The writer, Jeremy Adam Smith has adapted the piece he wrote in response to my 10 Questions About Your Feminist (Parent)Motherhood for the Good Men Project. His full response to my questions has been included in his new book, an anthology called “Rad Dad: Dispatches from the Frontiers of Fatherhood.” Whenever I show a woman his response she ends up with her eyes widening and her jaw dropping, he really gets it doesn’t he? Yes, I think he does. When pro-feminist heterosexual men become fathers it isn’t all good news, inequality in the home still seems to happen, the patriarchy is a powerful framework, but they may at least see that this is what’s happening, which is more than half the battle mothers face…
Read his piece, “Five Questions for Profeminist Fathers” over there.
1. What has surprised you most about fatherhood?
In college, I was active with many feminist and profeminist organizations. After college, I was in a stable, monogamous relationship, and in my work with various progressive nonprofits, I usually had solid, respectful relationships with female coworkers. I watched guy coworkers get into trouble for sexist remarks or actions (inadvertent and otherwise), but that never happened to me, and my policy was to duck and cover if it turned into a major issue.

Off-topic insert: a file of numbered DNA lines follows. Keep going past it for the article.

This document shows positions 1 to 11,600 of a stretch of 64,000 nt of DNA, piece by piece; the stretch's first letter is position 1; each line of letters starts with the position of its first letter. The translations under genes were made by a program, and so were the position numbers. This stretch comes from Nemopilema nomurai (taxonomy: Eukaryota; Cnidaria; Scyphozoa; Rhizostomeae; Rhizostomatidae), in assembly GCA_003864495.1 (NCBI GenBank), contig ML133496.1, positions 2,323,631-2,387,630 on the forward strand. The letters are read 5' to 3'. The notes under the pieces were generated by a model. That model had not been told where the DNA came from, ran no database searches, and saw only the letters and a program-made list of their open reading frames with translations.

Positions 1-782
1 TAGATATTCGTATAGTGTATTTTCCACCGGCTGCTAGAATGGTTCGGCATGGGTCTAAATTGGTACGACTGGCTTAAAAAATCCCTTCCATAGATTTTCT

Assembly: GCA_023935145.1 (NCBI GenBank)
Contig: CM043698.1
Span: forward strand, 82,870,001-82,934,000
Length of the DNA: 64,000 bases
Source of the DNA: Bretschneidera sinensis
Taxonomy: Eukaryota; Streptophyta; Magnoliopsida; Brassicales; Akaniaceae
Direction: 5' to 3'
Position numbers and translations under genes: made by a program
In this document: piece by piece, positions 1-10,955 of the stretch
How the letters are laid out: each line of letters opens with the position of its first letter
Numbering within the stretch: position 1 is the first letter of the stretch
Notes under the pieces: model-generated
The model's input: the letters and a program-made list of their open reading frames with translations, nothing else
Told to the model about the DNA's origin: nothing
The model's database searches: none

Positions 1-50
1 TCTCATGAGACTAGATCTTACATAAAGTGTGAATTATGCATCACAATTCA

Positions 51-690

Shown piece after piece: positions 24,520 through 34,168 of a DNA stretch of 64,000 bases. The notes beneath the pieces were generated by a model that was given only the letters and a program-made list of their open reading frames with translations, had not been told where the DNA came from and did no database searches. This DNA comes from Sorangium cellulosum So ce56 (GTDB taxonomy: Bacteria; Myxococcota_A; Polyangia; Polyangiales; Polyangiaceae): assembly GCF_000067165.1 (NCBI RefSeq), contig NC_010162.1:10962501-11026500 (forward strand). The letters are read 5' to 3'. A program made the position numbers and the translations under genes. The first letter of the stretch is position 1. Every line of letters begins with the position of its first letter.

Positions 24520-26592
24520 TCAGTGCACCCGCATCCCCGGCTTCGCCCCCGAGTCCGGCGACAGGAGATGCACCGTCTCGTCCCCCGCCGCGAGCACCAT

Every once in a while, a female coworker would even go out of her way to tell me how refreshingly nonsexist I was—“When Jeremy talks to me, he never looks at my breasts,” said one person, whose breasts I did, in fact, secretly glance at once or twice. These pats on the head were always reassuring and contributed to a decade-long mood of complacency about gender issues.
Then I became a dad. And I was shocked by the degree to which my now-habitual commitment to feminist values was put to the test. In fact, habits went out the window; everything took conscious effort, as if I’d had an intellectual and emotional stroke and needed to learn how to walk and talk all over again.
Most shocking of all, I think the power in our relationship started to inexorably tilt in my direction, as perhaps it always did, as we became parents. Even when I took time off of paid work to serve as my son’s primary caregiver, the tilt continued. It didn’t seem, and still doesn’t seem, to matter what I want or decide—I just kept growing more powerful in the relationship.
What do I mean by power? In this context, we might say it’s the ability to do and say what we want and need to do or say. From this perspective, we’ve both lost power: Parenthood constrains our choices in countless ways, which I don’t think I need to explain to other parents.
But there is no question, absolutely none, that my wife has lost more power than I have. This won’t surprise moms who are reading this, but it certainly surprised me.